One surprising side-effect from reading Hannah Anderson‘s book was a renewed consideration for homeschooling. Now, to be clear, Hannah does not mention homeschooling, nor do I have any idea how she chooses to school her children. Made for More has nothing to do with homeschooling and most of you could probably read it and make different applications which I think is totally fine.
Homeschooling has been in the back of my mind for the past few months. I’ve been mostly terrified to approach the subject; I have more questions than answers and honestly, it all sounds quite terrible to me. I do not fit the mold of a “homeschool mom” (as I have come to imagine it), but little by little my thoughts of “I can’t,” and “I’m not,” and “I won’t” have been subtly (and not so subtly) challenged.
It all started with a road-trip conversation with a friend. She asked about our experience with public school and I shared some of my concerns that have come up over the last couple of years. We have been fortunate to be a part of a small school district and I have gotten to know Hadley’s teachers well and overall we have had a wonderful experience. But when we chose public school for Hadley a couple of years ago, we also hoped and planned that we could be very intentional with the time we got with her in the afternoons. We didn’t have a realistic picture of the nature of those two hours after school–the pre-dinnertime “witching hour” that rarely sees a moment of peace. We didn’t think about how fast the evenings fly by with suppers and baths and bedtimes. We didn’t think about how full our evenings and weekends can be. And so, as it goes, that time slips away week after week, and I’m beginning to feel a growing distance between Hadley and I. I’m beginning to feel a growing distance from her education and my calling to train her up in the way she should go.
Homeschooling is not the only solution to this problem, of course. I know many public school families who are very intentional during the time they have with their children at home and who are very involved in all aspects of their education. It’s quite possible the solution is for me to repent of my selfishness and laziness and pray for the grace to step up my game as a mom of four littles. But. It got the ball rolling in my mind.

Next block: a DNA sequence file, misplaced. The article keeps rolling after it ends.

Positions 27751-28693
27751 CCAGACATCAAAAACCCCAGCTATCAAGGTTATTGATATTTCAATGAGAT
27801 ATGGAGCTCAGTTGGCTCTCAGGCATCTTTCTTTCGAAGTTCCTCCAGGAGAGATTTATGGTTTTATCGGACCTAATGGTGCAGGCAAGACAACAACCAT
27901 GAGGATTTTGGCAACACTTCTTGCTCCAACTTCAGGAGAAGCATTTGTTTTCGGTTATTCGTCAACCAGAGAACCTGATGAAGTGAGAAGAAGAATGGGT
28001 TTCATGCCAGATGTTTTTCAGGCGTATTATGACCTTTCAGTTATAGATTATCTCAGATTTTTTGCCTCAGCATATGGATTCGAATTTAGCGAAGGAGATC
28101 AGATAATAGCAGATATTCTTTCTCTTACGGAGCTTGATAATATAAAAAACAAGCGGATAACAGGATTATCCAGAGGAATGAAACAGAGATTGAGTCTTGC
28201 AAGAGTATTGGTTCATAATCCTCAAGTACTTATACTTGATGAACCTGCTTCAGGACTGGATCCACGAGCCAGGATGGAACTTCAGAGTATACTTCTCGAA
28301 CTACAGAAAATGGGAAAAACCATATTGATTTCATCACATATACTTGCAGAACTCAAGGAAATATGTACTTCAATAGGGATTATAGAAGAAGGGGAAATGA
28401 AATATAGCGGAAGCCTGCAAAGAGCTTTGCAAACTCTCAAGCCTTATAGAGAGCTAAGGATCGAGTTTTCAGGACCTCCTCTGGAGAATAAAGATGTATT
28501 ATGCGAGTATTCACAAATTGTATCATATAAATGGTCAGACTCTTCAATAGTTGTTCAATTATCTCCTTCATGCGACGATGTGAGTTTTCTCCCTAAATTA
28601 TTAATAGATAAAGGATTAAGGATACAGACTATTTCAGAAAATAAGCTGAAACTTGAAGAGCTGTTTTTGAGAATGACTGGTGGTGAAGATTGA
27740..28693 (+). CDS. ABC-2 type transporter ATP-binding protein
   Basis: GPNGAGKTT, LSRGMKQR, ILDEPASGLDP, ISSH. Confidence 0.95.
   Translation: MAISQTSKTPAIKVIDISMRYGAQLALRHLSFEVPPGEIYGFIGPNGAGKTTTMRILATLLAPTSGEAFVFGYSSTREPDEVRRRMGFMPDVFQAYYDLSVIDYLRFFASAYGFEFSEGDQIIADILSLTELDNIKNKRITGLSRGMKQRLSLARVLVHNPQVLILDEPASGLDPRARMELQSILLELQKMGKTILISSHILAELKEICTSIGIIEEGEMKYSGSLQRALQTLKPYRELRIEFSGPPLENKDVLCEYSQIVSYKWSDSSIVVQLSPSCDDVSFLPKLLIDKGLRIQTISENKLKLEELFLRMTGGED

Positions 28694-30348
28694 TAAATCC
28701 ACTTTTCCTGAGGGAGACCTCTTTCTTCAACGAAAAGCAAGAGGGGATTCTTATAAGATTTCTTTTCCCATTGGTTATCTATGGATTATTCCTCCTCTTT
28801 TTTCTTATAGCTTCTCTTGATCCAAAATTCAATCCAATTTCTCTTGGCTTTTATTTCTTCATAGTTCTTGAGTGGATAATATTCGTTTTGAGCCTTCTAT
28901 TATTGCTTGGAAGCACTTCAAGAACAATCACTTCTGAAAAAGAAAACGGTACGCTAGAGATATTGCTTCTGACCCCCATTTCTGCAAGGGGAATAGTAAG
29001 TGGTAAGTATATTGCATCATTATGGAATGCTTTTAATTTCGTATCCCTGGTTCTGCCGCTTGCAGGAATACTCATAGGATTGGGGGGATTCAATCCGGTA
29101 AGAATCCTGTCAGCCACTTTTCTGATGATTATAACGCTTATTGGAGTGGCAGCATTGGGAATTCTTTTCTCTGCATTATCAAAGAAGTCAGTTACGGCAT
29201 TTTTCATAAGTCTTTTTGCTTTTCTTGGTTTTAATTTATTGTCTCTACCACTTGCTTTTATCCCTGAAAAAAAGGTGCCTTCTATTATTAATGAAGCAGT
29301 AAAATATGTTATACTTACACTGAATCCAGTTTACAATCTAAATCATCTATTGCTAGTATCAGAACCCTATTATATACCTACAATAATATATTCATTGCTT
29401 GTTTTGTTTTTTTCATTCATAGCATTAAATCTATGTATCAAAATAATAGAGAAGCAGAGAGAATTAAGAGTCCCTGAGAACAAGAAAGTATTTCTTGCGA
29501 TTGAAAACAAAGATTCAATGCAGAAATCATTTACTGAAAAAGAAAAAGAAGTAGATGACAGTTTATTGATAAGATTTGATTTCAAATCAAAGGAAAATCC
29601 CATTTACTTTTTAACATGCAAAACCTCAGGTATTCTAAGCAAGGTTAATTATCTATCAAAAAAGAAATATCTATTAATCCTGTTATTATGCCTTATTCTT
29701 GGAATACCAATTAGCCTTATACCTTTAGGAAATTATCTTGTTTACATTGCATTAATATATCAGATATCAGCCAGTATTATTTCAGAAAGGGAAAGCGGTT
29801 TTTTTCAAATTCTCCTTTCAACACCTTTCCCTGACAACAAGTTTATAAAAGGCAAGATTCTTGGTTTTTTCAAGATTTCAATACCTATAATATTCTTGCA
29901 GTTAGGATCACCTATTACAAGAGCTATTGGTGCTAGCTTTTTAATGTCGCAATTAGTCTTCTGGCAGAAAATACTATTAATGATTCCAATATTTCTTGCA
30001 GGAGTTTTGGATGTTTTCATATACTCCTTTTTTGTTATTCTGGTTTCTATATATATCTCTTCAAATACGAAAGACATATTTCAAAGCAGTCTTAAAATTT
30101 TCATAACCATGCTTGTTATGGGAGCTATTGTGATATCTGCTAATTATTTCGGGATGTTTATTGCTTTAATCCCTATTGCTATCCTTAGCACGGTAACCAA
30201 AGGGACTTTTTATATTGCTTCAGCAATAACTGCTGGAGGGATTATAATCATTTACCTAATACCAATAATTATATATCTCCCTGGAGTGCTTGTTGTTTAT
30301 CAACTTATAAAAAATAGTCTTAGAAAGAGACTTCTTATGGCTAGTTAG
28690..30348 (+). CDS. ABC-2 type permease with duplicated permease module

Then, I’ve been thinking about these ideas of the God who generously shares himself with us and what it means for me to generously share myself with my children. What it looks like to embrace what I love and who I am and see that as a gift to my family, just as their unique gifts and interests are. What it means to live my life holistically, not trying to achieve some elusive balance but also not living in extremes.
As it turns out, I love to learn and I love to teach. And these are aspects of myself that I have yet to really share with my children. I can come to life in front of a room full of women teaching them the truths of God’s Word, but has Hadley ever seen that same light in my eyes as I teach her?
When Hannah Anderson writes about education, she added points for consideration to my ever-growing list of Should We Homeschool questions.
She writes of a college professor who said that, “the goal of learning is to become fully human…Because education is the process of making us fully human, true education must, by definition, be Christian because becoming fully human means being conformed to the image of God through Christ.”
“In a word,” she concludes, “education is about finding identity as image bearers.”
“And it is from this Logos–from the very mind of God Himself–that all knowledge flows. And it is through this Logos–through the very person of God Himself–that we pursue knowledge in order to image Him.”
I love the idea of all knowledge being God-centered, and I know homeschooling is not the only way to approach education through this lens, but I am beginning to see our tendency to separate wisdom from knowledge. You go to school to get knowledge and come to your Bible to get wisdom. But, as Anderson writes, “Scripture does not differentiate between sacred wisdom and secular knowledge.”
“At its root, imago dei knowledge is the capacity to wonder–to look for God’s fingerprints everywhere and then to stand in awe when you finally see Him. Imago dei knowledge means searching for Him with childlike curiosity, wide-eyed and eager to discover who He is and the world He has made.”
I wept when I read that the first time and again reading it now. I want to be a part of that process with my children! I want to be the one running down the path in joyful curiosity yelling over my shoulder, “Children, come and see!” I want to be the one saying, “Oh children! There is a God in heaven – he is glorious and marvelous beyond description! Life is found in knowing Him! Oh children, you must know the Lord!”
Homeschooling may or may not be the answer for our family. I’m sure I will have more to share as we continue to ask these questions. But I wanted to remember this thought process, especially on the days when even considering it is more than I have the energy for.
To learn more about the book that inspired my series, visit Hannah Anderson’s blog.